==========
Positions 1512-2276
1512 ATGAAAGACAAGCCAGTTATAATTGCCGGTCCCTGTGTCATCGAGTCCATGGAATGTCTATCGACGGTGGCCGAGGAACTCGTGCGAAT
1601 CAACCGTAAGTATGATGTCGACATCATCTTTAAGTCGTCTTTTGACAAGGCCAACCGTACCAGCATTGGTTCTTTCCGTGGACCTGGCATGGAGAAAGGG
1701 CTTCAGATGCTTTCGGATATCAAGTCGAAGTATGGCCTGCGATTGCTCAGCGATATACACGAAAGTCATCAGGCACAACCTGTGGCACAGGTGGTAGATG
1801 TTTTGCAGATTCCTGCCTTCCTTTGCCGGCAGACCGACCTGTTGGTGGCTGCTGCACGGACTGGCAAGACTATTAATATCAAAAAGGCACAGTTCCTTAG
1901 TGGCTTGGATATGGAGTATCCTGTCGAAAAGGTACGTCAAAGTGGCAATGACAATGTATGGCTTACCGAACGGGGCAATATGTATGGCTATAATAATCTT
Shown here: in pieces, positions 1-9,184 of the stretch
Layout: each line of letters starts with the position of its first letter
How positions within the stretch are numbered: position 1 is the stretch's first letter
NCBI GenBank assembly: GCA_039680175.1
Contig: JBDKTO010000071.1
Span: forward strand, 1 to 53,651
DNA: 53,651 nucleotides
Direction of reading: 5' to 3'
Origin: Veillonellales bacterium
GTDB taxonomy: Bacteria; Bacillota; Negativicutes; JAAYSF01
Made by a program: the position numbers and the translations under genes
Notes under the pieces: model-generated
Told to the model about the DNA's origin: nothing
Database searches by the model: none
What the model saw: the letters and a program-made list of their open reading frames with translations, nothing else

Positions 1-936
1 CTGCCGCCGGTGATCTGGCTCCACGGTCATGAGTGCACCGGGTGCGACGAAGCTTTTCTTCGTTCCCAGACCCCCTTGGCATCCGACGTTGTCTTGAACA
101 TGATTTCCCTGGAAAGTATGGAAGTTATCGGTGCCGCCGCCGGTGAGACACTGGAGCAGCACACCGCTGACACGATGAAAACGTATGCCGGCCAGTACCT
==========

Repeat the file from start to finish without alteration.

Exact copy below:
Positions 1512-2276
1512 ATGAAAGACAAGCCAGTTATAATTGCCGGTCCCTGTGTCATCGAGTCCATGGAATGTCTATCGACGGTGGCCGAGGAACTCGTGCGAAT
1601 CAACCGTAAGTATGATGTCGACATCATCTTTAAGTCGTCTTTTGACAAGGCCAACCGTACCAGCATTGGTTCTTTCCGTGGACCTGGCATGGAGAAAGGG
1701 CTTCAGATGCTTTCGGATATCAAGTCGAAGTATGGCCTGCGATTGCTCAGCGATATACACGAAAGTCATCAGGCACAACCTGTGGCACAGGTGGTAGATG
1801 TTTTGCAGATTCCTGCCTTCCTTTGCCGGCAGACCGACCTGTTGGTGGCTGCTGCACGGACTGGCAAGACTATTAATATCAAAAAGGCACAGTTCCTTAG
1901 TGGCTTGGATATGGAGTATCCTGTCGAAAAGGTACGTCAAAGTGGCAATGACAATGTATGGCTTACCGAACGGGGCAATATGTATGGCTATAATAATCTT
Shown here: in pieces, positions 1-9,184 of the stretch
Layout: each line of letters starts with the position of its first letter
How positions within the stretch are numbered: position 1 is the stretch's first letter
NCBI GenBank assembly: GCA_039680175.1
Contig: JBDKTO010000071.1
Span: forward strand, 1 to 53,651
DNA: 53,651 nucleotides
Direction of reading: 5' to 3'
Origin: Veillonellales bacterium
GTDB taxonomy: Bacteria; Bacillota; Negativicutes; JAAYSF01
Made by a program: the position numbers and the translations under genes
Notes under the pieces: model-generated
Told to the model about the DNA's origin: nothing
Database searches by the model: none
What the model saw: the letters and a program-made list of their open reading frames with translations, nothing else

Positions 1-936
1 CTGCCGCCGGTGATCTGGCTCCACGGTCATGAGTGCACCGGGTGCGACGAAGCTTTTCTTCGTTCCCAGACCCCCTTGGCATCCGACGTTGTCTTGAACA
101 TGATTTCCCTGGAAAGTATGGAAGTTATCGGTGCCGCCGCCGGTGAGACACTGGAGCAGCACACCGCTGACACGATGAAAACGTATGCCGGCCAGTACCT